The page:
Title: Burmese Moons.
Writer(s): Sophie Ansel.
Translated by: Jeremy Melloul.
Artist(s): Sam Garcia.
Letterer(s): Frank Cvetkovic.
Publisher: IDW Publishing.
Release Date: September 17th 2019.
Genre(s): Comics, Historical Fiction.
My Overall Rating: ★★★☆☆.
To escape the harsh reality we live in, we often find refuge in countless works of fiction. These stories that allow us to escape and entertain us aren’t, however, an excuse to turn a blind eye on the cruelty that proliferates around the world and sometimes right under us. It’s often quite easy for many of us to feel less concerned by events that occur outside of our immediate environment and even more when a whole ocean separates us from it. The perfect example is the myriad of wars that see no end around the world that are barely a little gnawing thought at the back of our heads while others remain completely oblivious to their existence. Following her journey in Burma, Malaysia, Thailand and other surrounding countries from 2007 to 2012, Sophie Ansel shares an eye-opening and tragic story based on the People Power Uprising of 1988.
What is Burmese Moons about? Right in the jungle of Burma lies a tribe of the Zomi ethnic group where the young Thazama and his buddy Moonpi thrive towards adulthood and embrace the customs and beliefs of their community. While secretly in love with Kim, Thazama isn’t, however, ready for what life has in store for him. The Burmese revolution of 1988 thus begins and the Zomi tribe is dumbstruck as the brutal military rulers of Myanmar wreak havoc and force everyone into slavery and torture. Following each of their tragic life trajectories, the story unveils a tale of hardship with almost no hope at the end of the tunnel. All they have left is to fight for freedom through resistance until their stories are heard by the right people.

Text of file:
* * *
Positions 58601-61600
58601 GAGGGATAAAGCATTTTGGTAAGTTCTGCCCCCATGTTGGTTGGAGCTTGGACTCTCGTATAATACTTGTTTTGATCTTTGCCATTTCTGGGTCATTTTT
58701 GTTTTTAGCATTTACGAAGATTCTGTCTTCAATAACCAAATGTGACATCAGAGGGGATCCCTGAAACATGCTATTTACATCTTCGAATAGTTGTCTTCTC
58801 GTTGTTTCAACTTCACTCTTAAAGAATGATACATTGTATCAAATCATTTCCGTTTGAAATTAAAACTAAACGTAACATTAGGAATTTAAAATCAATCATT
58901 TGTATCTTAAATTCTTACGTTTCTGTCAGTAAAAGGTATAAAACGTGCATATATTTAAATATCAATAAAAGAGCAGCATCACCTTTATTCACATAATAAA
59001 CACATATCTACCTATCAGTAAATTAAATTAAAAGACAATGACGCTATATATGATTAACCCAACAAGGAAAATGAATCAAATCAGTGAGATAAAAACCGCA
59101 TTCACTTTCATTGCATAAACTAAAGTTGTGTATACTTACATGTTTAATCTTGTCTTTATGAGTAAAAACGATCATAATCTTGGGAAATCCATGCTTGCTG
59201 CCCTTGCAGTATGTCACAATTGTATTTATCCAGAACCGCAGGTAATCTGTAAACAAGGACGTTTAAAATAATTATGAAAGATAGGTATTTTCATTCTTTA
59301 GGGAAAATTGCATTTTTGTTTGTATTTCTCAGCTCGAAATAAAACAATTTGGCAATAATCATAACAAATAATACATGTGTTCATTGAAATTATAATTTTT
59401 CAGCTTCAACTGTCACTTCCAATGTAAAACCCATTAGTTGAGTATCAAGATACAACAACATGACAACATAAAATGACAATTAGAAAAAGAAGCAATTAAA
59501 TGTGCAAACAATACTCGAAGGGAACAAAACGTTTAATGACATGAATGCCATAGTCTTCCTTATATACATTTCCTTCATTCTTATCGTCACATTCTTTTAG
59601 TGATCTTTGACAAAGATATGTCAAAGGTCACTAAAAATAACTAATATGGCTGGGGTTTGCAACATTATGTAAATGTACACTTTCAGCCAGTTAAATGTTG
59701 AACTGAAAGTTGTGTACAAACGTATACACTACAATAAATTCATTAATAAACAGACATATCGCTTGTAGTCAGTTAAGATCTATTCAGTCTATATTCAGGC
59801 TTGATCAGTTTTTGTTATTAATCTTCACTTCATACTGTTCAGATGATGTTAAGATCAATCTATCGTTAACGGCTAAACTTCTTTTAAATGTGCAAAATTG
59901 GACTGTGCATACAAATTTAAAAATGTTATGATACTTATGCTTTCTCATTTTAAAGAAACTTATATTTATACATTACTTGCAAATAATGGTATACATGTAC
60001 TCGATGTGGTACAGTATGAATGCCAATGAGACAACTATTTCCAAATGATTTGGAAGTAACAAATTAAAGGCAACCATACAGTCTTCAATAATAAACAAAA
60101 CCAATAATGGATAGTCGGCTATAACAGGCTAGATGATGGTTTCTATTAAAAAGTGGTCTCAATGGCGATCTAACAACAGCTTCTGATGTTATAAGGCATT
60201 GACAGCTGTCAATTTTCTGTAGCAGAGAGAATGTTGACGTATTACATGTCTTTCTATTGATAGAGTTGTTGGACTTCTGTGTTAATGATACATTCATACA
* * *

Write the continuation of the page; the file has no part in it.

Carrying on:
In all honesty, I only knew about Aung San Suu Kyi back in high school and how she became a prominent icon but never got around to further document myself on the context and her role during the 1988 uprisings. This graphic novel served as an excellent and accessible entry point to understanding the worse of the war that developed and what it has done to many of the inhabitants and the generations to come. It is to be noted that this story felt like a descent into tragedies that only seemed to get worse as you flipped through the story, with not a single moment of respite. While it might have been a perfect portrayal of the lives of some people, this massacre of a burgeoning revolution won’t allow any sunshine throughout your reading experience as it portrays the cruelest facets of humankind.
Inevitably, the message behind this story is clear and invites those who indulge freedom on a daily basis within a democracy, to take action and fight for those who have lost theirs in the midst of these futile wars. To do so, the story felt like it was hammering countless inhuman acts, one after the other, to make it clear to the reader that there’s absolutely nothing pretty about this military dictatorship. The artwork wasn’t also my cup of tea, with a very rough and unrefined style that still, however, did a decent job in portraying the horrors that unfold throughout this tragic story. The dialogues are also sometimes too clean and dramatically change in tone, as it swaps around from foul language to poetic messages. While the ideas were all there, it was in the flow that it never ebbed to my liking.
Burmese Moons is an astonishing and shocking tale of the perseverance of a community stripped of its freedom in their own country.
Thank you to Penguin Random House Canada for sending me a copy for review!